Key Considerations for a Successful Application Migration

09 / Dec / 2016 by Shweta Sharma 0 comments

Cloud migration is no longer a buzzword as organizations are well aware of the benefits of leveraging the cloud. Here are some insights from the 2016 State of IT Report, published by Salesforce Research that emphasize the importance of cloud adoption and migration.

68% of CIOs predict they will spend more on mobile applications, cloud migration and security in the next two years.Tweet: 68% of CIOs predict they will spend more on mobile applications, cloud migration and security in the next two years.
63% of Companies Operating In the Cloud Can Develop an App in 3 Months Or LessTweet: 63% of Companies Operating In the Cloud Can Develop an App in 3 Months Or Less

Digital has transformed the way consumers interact with businesses and make purchasing decisions. Therefore, there is a higher focus on customer-driven apps. Moreover, customers expect great digital user experiences that are powered by intuitive, and differential mobile applications. In most cases application migration becomes inevitable. A business may require an application to migrate to a suitable cloud platform or migrate an entire application infrastructure to a cloud due to high infrastructure costs, disaster recovery, system upgrades or flexibility and scalability requirements. Whatever the case may be, it requires careful planning to achieve successful application infrastructure migration.

The migration planning process will involve determining what business objectives are driving migration such as – Why do you need to migrate? Do you want to pay 30% less per solution or you want to increase your go-to-market speed by 50%? Once you have, defined the business objectives, the next step would be to examine the existing and destination physical architecture and make a list of applications, websites, databases or services that require migration to the cloud.

Here are 4 key considerations to keep in mind while migrating applications:

1. Choosing the Right Cloud Vendor

Recently Amazon has announced price cuts on AWS S3 Standard Storage and Glacier storage services. While, on the other hand, Google too has recently announced a complete overhaul of the storage options available to customers with new storage tiers and reduced pricing. With so much of hustle every vendor would put forth their case actively making it difficult for you to decide.
It is good to start by calculating the application’s current cost of operations, whether it is a physical data center or a cloud. If the cost of operations is getting reduced after the migration, it would be an encouragement for the owner to migrate the services. Apart from cost, business support and Service Level Agreements are an important consideration as every cloud provider has limits.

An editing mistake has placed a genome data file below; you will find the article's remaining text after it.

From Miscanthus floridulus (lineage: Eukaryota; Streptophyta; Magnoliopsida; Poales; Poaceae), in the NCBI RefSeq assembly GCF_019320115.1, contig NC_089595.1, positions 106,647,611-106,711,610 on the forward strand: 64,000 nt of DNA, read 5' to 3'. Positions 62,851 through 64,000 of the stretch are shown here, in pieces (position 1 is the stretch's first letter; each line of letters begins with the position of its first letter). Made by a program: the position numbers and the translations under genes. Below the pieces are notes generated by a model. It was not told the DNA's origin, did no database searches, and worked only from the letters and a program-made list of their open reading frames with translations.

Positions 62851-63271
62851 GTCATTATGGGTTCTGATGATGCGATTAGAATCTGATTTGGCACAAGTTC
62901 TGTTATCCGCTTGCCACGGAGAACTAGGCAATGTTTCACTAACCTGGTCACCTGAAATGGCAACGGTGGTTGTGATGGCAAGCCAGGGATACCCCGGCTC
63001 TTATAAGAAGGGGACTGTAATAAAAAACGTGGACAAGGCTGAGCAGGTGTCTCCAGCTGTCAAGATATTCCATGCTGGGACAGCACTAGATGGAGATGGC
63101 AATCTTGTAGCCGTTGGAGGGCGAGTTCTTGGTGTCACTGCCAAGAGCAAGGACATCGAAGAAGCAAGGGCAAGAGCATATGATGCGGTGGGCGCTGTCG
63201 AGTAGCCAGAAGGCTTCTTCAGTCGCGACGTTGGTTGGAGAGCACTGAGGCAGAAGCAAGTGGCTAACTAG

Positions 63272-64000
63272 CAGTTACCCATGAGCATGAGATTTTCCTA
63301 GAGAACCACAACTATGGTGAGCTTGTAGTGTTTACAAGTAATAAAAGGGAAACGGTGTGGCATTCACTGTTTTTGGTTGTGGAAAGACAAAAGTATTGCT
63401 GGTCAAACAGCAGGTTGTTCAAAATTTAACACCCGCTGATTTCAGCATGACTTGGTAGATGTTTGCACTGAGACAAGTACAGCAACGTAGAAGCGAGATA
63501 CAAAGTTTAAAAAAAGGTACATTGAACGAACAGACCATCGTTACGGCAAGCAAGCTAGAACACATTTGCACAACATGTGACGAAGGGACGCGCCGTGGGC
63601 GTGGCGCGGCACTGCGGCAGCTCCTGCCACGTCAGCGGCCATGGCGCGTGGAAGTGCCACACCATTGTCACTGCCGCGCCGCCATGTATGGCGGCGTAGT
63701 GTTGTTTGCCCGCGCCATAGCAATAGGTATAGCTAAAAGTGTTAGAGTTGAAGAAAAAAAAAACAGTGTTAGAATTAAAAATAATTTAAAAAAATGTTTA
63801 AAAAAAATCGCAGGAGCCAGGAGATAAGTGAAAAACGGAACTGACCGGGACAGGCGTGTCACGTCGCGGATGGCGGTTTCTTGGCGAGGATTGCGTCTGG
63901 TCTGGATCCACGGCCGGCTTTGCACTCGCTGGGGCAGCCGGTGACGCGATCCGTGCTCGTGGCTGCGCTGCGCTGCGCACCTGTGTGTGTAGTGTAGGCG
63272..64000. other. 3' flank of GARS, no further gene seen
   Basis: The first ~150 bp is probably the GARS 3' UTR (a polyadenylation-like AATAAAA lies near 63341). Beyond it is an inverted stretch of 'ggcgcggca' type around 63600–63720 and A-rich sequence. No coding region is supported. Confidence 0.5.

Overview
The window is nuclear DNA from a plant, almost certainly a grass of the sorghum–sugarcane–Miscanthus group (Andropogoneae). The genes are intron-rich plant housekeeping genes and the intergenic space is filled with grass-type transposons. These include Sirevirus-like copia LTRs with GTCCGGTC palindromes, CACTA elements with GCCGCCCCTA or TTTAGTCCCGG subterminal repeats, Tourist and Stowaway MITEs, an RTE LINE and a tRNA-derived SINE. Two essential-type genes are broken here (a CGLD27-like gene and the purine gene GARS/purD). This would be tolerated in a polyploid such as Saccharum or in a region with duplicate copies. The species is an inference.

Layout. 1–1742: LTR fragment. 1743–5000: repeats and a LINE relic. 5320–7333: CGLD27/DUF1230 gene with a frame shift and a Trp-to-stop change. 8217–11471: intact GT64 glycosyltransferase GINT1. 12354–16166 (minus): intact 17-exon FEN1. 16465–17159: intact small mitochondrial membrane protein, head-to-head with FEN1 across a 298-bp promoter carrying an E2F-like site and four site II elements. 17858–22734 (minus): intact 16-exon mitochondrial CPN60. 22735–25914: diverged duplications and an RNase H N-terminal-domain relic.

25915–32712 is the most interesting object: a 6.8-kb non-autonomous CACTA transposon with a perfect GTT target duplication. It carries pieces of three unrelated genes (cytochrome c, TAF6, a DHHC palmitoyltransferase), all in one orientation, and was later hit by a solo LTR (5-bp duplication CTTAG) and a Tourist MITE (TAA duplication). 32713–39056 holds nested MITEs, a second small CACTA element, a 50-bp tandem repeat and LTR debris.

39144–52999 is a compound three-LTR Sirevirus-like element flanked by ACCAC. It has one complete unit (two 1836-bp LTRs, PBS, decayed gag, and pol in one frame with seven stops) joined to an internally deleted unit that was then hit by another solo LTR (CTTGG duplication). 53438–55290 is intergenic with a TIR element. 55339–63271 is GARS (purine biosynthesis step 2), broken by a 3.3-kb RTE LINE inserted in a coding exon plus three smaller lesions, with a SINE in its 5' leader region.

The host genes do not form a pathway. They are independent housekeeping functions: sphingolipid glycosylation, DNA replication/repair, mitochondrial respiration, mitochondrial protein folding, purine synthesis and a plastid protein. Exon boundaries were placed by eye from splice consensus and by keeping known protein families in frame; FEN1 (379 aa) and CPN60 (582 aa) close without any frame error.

2. Type of Cloud

There are currently three cloud models available in the market – Private, Public, and Hybrid. In a private cloud, the buyer owns the infrastructure and has a direct control on data which makes it a highly secure option as compared to other clouds. However, the cost of staffing and maintenance of infrastructure is borne by the owner that usually costs more. Public clouds are best suited for enterprises as they provide scalability and high availability while the infrastructure is managed by the provider. A Hybrid is an option that provides a combination of benefits from both public and private such as while data sensitive workloads can run on a private cloud, hybrid gives you an opportunity to run less critical workloads on a public cloud.

3. Hardware Dependability

If you are managing an in-house data center, you need to ensure that the processors, RAMs, Data Disks, etc. are all up to date with the latest technology. Moreover, replacing a hardware component hampers the running services and even the cost of replacing a faulty hardware has to be borne by the owner. In such a case, migrating to a cloud will help in running the applications seamlessly as the hardware is managed and operated by the cloud service provider. The service provider ensures the hardware is up to date and is responsible for maintaining the same. However, there can be still some applications that access your business critical information or sensitive data that you want to host on an owned data center.

4. Accessing Destination Server Architecture

Migration can be a truly lucrative option, but for it to be successful careful planning is imperative. This involves analyzing the destination server environment and fine tuning it before starting your migration. Your plan should consider the type of applications you are moving to the cloud and any unique business requirements that exist. Usually, the requirements at destination server are as per the level of service you need. These could be scalability and elasticity needs, compliance standards and primarily the business objectives that you aim to achieve.

Migration is not just a forklift operation whether it is between physical assets or to the cloud. It requires trusted partner who has an effective Cloud DevOps team and a proven AWS migration services expertise to accelerate your migration process and seamlessly migrate workload between two clouds or from any existing cloud platform or in-premise or co-located data center to a destination server. Here is a comprehensive white paper that suggests a Roadmap to a successful application infrastructure migration and it also provides a checklist to refer to before starting the migration process.


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